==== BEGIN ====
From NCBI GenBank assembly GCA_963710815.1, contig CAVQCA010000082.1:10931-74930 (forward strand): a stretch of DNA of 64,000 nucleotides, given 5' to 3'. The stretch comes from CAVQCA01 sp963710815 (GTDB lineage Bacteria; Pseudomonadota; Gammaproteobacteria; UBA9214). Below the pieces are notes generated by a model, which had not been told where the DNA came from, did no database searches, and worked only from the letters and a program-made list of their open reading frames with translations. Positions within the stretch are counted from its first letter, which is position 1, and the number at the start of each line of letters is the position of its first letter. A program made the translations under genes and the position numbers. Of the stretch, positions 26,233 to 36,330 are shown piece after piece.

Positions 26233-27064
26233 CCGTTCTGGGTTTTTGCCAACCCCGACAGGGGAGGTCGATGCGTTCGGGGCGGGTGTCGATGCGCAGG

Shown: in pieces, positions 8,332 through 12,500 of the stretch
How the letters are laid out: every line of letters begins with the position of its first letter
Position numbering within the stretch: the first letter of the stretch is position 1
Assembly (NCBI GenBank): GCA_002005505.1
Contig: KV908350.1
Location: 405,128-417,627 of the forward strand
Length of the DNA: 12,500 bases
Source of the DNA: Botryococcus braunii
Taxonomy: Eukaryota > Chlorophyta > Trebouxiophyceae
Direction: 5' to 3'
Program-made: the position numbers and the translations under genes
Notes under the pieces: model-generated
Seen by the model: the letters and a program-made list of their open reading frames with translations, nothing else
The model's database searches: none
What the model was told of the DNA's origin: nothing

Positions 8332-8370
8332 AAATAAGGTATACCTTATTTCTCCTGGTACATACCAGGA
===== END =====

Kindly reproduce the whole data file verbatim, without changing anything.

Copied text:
From NCBI GenBank assembly GCA_963710815.1, contig CAVQCA010000082.1:10931-74930 (forward strand): a stretch of DNA of 64,000 nucleotides, given 5' to 3'. The stretch comes from CAVQCA01 sp963710815 (GTDB lineage Bacteria; Pseudomonadota; Gammaproteobacteria; UBA9214). Below the pieces are notes generated by a model, which had not been told where the DNA came from, did no database searches, and worked only from the letters and a program-made list of their open reading frames with translations. Positions within the stretch are counted from its first letter, which is position 1, and the number at the start of each line of letters is the position of its first letter. A program made the translations under genes and the position numbers. Of the stretch, positions 26,233 to 36,330 are shown piece after piece.

Positions 26233-27064
26233 CCGTTCTGGGTTTTTGCCAACCCCGACAGGGGAGGTCGATGCGTTCGGGGCGGGTGTCGATGCGCAGG

Shown: in pieces, positions 8,332 through 12,500 of the stretch
How the letters are laid out: every line of letters begins with the position of its first letter
Position numbering within the stretch: the first letter of the stretch is position 1
Assembly (NCBI GenBank): GCA_002005505.1
Contig: KV908350.1
Location: 405,128-417,627 of the forward strand
Length of the DNA: 12,500 bases
Source of the DNA: Botryococcus braunii
Taxonomy: Eukaryota > Chlorophyta > Trebouxiophyceae
Direction: 5' to 3'
Program-made: the position numbers and the translations under genes
Notes under the pieces: model-generated
Seen by the model: the letters and a program-made list of their open reading frames with translations, nothing else
The model's database searches: none
What the model was told of the DNA's origin: nothing

Positions 8332-8370
8332 AAATAAGGTATACCTTATTTCTCCTGGTACATACCAGGA